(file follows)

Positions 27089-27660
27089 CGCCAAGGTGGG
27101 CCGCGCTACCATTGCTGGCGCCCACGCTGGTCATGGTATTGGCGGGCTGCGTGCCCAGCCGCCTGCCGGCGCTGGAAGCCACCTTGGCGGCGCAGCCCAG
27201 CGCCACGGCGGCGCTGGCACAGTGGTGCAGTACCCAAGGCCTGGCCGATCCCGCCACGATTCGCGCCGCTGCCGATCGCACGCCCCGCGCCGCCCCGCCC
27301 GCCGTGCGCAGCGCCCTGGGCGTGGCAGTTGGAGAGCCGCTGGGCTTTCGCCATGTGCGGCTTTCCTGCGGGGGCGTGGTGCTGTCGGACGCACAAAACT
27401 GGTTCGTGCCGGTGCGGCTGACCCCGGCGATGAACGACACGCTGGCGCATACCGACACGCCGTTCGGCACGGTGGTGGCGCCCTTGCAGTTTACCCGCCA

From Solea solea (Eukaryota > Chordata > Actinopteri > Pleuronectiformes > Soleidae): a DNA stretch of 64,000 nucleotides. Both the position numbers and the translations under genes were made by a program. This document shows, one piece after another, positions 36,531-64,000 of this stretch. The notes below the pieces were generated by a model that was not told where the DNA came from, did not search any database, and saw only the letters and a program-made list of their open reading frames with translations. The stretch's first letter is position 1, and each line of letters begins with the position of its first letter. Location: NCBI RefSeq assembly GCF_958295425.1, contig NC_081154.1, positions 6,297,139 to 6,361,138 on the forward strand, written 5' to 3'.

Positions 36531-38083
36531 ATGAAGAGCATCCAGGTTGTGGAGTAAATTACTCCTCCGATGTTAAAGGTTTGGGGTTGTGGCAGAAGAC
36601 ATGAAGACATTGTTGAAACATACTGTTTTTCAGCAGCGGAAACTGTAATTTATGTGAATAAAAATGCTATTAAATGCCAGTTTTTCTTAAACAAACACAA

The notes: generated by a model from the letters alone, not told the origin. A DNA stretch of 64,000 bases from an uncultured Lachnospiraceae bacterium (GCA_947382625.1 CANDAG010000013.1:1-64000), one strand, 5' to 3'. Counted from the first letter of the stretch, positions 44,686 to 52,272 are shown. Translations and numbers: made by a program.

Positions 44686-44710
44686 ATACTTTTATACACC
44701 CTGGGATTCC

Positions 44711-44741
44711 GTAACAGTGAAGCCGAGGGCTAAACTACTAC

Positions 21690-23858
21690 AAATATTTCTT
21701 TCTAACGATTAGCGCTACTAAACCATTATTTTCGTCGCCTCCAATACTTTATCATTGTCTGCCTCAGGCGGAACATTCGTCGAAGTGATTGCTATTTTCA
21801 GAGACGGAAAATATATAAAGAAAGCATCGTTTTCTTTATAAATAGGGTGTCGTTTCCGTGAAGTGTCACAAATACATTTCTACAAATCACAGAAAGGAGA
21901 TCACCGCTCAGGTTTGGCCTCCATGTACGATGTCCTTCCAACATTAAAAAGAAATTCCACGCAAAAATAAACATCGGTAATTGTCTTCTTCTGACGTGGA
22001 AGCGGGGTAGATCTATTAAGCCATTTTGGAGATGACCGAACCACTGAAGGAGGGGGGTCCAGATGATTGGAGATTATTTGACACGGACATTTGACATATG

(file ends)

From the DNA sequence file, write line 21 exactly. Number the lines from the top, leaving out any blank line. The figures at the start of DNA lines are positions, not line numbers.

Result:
21901 TCACCGCTCAGGTTTGGCCTCCATGTACGATGTCCTTCCAACATTAAAAAGAAATTCCACGCAAAAATAAACATCGGTAATTGTCTTCTTCTGACGTGGA